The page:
The Null Device
In today's Grauniad, Jude Rogers looks at the shoegazer revival:
Ulrich Schnauss, the 29-year-old DJ whose dreamy second album Goodbye came out in June, thinks this escapism is vital to shoegazing's appeal. He comes from the north German outpost of Kiel, a dull town that he saw as the equivalent of Reading, home to Halstead's Slowdive. "Too much music these days is about how bad these towns are, about everyday life, and all the dull details. Shoegazing is a way out of that - there's melancholy in it, but lots of heaven there too." He thinks people connect with dreamy music more in times of world crisis, and points out how psychedelic music has flourished during the wars in Vietnam and Iraq. "It's music that offers a much more profound way of trying to cope with a bad world, isn't it? Offering hope rather than breaking your guitar and shouting 'fuck you!'"
Still, images like these won't help change the minds of detractors. It doesn't help that Alan McGee, the man who signed Ride, My Bloody Valentine and Slowdive to Creation, is its most vehement critic. "Bloody nonsense. My Bloody Valentine were my comedy band. Ride were different - they were a rock band, really, a fantastic rock band - but My Bloody Valentine were a joke, my way of seeing how far I could push hype." Although he said Shields was a genius in the Guardian in 2004, he now says, unconvincingly, that the revival is just people still buying his lies.It's interesting that the two genres of independent music antithetical to the mainstream currently undergoing revivals—indiepop (as per an earlier article by Rogers) and shoegazer— are largely separate worlds. Having lived in London for most of the past 3 years and attended both shoegazer nights (Club AC30, Sonic Cathedral) and indiepop nights (How Does It Feel To Be Loved (which, incidentally, has a "no shoegazer" policy on its music) and Spiral Scratch) nights, I've noticed that very few of the people who go to one kind of night go to the other.
As Labour in Britain toys with the idea of giving 16-year-olds the vote, an advisor to the (recently resigned) premier of Victoria has come up with a uniquely Australian extension of this: giving votes to all children, to be exercised by their parents until they turn 18. Thus a two-parent family with three children would have five votes, which would break the crippling stranglehold of selfish childless people on the political process and introduce a new era of "family-friendly" policies.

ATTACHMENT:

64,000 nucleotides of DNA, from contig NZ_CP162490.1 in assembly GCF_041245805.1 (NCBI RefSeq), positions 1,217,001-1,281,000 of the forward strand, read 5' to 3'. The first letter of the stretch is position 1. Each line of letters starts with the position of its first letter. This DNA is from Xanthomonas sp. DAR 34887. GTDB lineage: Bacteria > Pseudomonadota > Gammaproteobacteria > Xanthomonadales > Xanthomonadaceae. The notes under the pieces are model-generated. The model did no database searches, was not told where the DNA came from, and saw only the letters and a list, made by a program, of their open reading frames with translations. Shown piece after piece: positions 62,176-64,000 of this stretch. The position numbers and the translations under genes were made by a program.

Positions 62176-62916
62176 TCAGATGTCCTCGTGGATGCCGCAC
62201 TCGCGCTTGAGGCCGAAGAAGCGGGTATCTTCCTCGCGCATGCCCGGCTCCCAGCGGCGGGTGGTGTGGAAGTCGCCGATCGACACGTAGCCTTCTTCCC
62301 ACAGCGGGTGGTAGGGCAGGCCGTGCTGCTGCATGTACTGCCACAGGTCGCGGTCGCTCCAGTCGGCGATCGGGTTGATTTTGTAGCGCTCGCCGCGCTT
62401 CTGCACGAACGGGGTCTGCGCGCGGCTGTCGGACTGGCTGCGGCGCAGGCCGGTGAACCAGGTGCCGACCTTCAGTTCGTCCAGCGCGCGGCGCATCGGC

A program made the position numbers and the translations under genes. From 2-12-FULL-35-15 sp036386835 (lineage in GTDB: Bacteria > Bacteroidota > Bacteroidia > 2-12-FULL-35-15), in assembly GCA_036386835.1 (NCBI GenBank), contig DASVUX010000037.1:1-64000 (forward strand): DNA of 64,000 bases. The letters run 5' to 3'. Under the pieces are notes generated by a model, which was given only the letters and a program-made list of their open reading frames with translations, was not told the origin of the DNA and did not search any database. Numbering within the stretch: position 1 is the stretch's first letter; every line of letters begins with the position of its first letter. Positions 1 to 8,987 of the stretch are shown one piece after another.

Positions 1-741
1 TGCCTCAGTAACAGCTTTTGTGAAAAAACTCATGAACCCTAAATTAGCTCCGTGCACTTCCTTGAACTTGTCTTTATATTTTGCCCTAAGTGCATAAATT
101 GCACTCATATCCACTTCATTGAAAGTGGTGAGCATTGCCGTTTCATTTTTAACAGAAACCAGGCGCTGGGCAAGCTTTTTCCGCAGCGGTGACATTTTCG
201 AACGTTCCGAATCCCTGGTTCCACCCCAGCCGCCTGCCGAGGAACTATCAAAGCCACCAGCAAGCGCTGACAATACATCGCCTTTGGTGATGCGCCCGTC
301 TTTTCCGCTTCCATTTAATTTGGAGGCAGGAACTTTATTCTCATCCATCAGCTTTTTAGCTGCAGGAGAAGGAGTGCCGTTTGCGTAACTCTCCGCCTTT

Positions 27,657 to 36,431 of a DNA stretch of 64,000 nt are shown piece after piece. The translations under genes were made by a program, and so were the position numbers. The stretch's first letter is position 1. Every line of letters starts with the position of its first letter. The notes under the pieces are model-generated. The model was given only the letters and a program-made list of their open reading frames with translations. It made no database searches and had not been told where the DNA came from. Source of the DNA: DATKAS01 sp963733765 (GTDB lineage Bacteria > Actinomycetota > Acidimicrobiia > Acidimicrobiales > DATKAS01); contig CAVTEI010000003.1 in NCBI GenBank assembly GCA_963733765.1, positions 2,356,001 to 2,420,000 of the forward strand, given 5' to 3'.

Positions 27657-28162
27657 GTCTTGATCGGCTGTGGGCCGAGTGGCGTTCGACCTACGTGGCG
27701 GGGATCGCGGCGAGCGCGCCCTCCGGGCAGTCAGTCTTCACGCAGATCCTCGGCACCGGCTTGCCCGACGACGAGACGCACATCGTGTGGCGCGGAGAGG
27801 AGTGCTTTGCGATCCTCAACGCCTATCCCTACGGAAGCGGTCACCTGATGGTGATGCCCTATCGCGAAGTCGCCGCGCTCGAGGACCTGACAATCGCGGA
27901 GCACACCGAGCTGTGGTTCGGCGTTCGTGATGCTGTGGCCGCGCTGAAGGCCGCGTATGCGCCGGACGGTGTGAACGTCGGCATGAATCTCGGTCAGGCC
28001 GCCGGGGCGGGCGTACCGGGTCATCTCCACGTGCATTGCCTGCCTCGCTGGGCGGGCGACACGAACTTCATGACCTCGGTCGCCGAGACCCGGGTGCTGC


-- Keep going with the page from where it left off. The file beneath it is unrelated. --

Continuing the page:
Curiously enough, the proponent of this policy, Evan Thornley, is not a religious right-winger, but a member of the Fabian Society, that very Britishly pragmatic socialist organisation which once had George Bernard Shaw as one of its members (and, during the Cold War, was accused by Bircher types of using its shadowy influence over the Labor Party to implement "Sovietisation by stealth").
There are, of course, numerous problems with this proposal. Were it to be adopted, politicians would start bidding for the votes of large families by giving them more money, taken by punitively taxing the suddenly all-but-disenfranchised non-breeders. (What are they going to do, vote for someone else?) This would result in a system which effectively regards not having children as deviant behaviour to be penalised; once this is a matter of bureaucratic fact, the culture would soon follow. And then there is the likelihood of a bias towards large families bringing with it a bias towards religious conservatism; all of a sudden, Victoria would look like the repressively paternalistic 1950s white-picket-fence dystopia John Howard didn't quite succeed in building.
Of course, that's if such a policy were ever adopted. There are practical problems with implementing it, such as deciding which parent gets their childrens' votes. Granted, they could be split in half (with each parent in the 3-child family having 2.5 votes), though this proposal effectively changes the paradigm of democracy, from one comprised of voting individuals to one comprised of voting families. It has echoes of the top-down "strict-father" model of the family so favoured by conservatives, and at the heart of the culture war in America and Australia: it reinforces the idea of a family being defined by a chain of authority residing in the head of the household. Granted, it does not define a head of the household, though it is a short distance from accepting the paradigm that votes are allocated per household, and not per individual, to accepting that the votes for all members of the household are cast by the head of the household.
Mind you, given that Thornley's boss has suddenly resigned, this proposal is likely to be even more dead in the water than it was before. Unless the Howard government decide that it has battler-rallying potential and put it to a referendum, or else Rudd decides to use it to outflank the family-values warriors on the right.